It’s projected that by August, Facebook will have amassed one billion users, or about one in seven people worldwide. In light of this news, the thought of the gargantuan amount of data — in the form of comments, messages, photos, videos and other media — is staggering. But along with other social networking sites like Twitter and Google+, Facebook is not just for keeping in touch with old high school friends. At least, not according to Department of Homeland Security, who, it should be common knowledge by now, regularly monitors such sites for divulged secrets and threats against the U.S. and our interests. In fact, many DHS agents must take homeland security classes to learn the specific protocol for gathering intel off sites like Facebook and Twitter.

Knowing that eyes are constantly watching what you say online raises some serious Orwellian questions. Should we be concerned about what we post? What if you’re simply in an extremely irritable mood after a nasty breakup and hastily write that you want to bomb a government building? If there are a billion Facebook users, what are the odds that your lone offhand message will send up a red flag in Washington? Could you be investigated or detained for writing such an innocent — albeit imprudent — comment?

Not to worry, says the DHS. For one thing, the intel gathered is strictly for “situational awareness” and to establish “a common operating picture.” What this means is that the DHS is allegedly monitoring sites not to nab just anyone who makes a vaguely suspicious remark but simply to create an informational mosaic of what’s trending on the Internet. After all, the so-called Arab Spring uprisings last year were instigated and orchestrated mainly through the use of social networking sites. This movement prompted the DHS to question whether it needs to be doing more to keep surveillance on what people are saying on Facebook and Twitter.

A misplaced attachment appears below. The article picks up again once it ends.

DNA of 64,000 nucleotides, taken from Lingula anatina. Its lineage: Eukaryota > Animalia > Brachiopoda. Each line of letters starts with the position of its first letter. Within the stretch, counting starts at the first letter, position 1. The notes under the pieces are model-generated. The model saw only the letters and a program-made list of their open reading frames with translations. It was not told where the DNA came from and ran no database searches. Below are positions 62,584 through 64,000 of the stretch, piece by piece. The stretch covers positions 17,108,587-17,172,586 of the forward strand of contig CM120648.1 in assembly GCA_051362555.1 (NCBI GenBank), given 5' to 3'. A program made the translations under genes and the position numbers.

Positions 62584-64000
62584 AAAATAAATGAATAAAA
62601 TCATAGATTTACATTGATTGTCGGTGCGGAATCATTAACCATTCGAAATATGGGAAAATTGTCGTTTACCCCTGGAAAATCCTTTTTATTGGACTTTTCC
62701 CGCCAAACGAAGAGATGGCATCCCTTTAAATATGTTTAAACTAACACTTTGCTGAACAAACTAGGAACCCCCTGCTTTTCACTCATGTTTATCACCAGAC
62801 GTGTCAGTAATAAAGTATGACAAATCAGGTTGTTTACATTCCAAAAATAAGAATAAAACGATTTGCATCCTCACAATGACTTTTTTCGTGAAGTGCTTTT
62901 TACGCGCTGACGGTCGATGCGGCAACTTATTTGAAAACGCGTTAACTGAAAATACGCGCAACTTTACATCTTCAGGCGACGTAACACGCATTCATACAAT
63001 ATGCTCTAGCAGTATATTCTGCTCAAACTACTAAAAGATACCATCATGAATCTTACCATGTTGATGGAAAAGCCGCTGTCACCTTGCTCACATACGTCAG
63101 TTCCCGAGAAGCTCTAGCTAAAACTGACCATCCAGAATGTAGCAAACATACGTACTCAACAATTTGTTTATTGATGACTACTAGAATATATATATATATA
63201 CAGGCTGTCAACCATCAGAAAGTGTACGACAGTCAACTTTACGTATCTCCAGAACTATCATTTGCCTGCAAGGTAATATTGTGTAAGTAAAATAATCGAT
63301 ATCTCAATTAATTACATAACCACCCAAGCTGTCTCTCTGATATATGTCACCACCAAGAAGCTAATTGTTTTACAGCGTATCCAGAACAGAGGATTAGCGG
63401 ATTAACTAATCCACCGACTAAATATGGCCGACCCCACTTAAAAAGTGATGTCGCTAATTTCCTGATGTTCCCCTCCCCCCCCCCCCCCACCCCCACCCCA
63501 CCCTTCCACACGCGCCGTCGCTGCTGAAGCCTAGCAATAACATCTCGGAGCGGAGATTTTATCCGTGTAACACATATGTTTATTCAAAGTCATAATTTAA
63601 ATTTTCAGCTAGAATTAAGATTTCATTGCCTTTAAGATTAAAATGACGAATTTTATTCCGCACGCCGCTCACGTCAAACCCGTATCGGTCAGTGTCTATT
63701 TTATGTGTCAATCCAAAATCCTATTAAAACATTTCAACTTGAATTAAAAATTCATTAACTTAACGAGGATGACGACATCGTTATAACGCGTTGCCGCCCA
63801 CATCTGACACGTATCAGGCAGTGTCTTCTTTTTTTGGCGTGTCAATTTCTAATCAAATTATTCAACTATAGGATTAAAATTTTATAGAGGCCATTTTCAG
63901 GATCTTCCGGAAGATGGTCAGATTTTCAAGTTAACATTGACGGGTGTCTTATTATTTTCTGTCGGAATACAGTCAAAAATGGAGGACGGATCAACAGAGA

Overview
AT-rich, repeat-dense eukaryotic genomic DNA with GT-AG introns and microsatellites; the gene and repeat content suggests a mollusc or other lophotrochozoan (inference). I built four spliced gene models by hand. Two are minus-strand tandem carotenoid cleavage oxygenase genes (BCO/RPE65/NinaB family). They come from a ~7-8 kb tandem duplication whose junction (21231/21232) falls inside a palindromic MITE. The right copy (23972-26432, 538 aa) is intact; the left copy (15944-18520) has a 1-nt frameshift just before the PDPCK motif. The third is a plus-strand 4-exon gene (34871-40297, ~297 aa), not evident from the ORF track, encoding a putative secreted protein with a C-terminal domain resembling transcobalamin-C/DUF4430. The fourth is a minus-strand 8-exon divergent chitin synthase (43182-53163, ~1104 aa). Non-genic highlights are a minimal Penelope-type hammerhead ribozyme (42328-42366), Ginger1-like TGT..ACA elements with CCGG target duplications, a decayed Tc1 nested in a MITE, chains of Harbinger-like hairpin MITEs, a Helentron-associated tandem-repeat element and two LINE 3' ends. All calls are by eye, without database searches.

Consider also that Facebook and several other sites — including Twitter, WikiLeaks, the Huffington Post, Hulu, the Drudge Report and even MySpace — have been on the feds’ radar since at least June 2010. If your suspicious comments haven’t already invited the guys in black suits and shades to pay you a visit, it’s reasonable to say that you’re not their prime target.

Even if the DHS does hone in on your Facebook or Twitter account, the department claims it doesn’t keep permanent records of what you say — no longer than five years, to be exact. But for most of us, it’s unsettling to think of our most shameful words and photos sitting in some hard drive in Washington, even for five years. After all, isn’t this how 1984’s enigmatic ruler Big Brother got his start, peering into the thoughts of his citizens?

No need to overreact, says the DHS. The defense company to which they farm out the task of monitoring, General Dynamics, is responsible and well-trained. Several times a year, agents are required to attend courses in gathering intel from social networking sites, and if they are caught abusing their position, they’re removed from the program.

Of course, this is unlikely to put many people’s minds at ease. And for those who couldn’t care less, they’ll end up posting Facebook statuses and tweeting without any inhibitions anyway.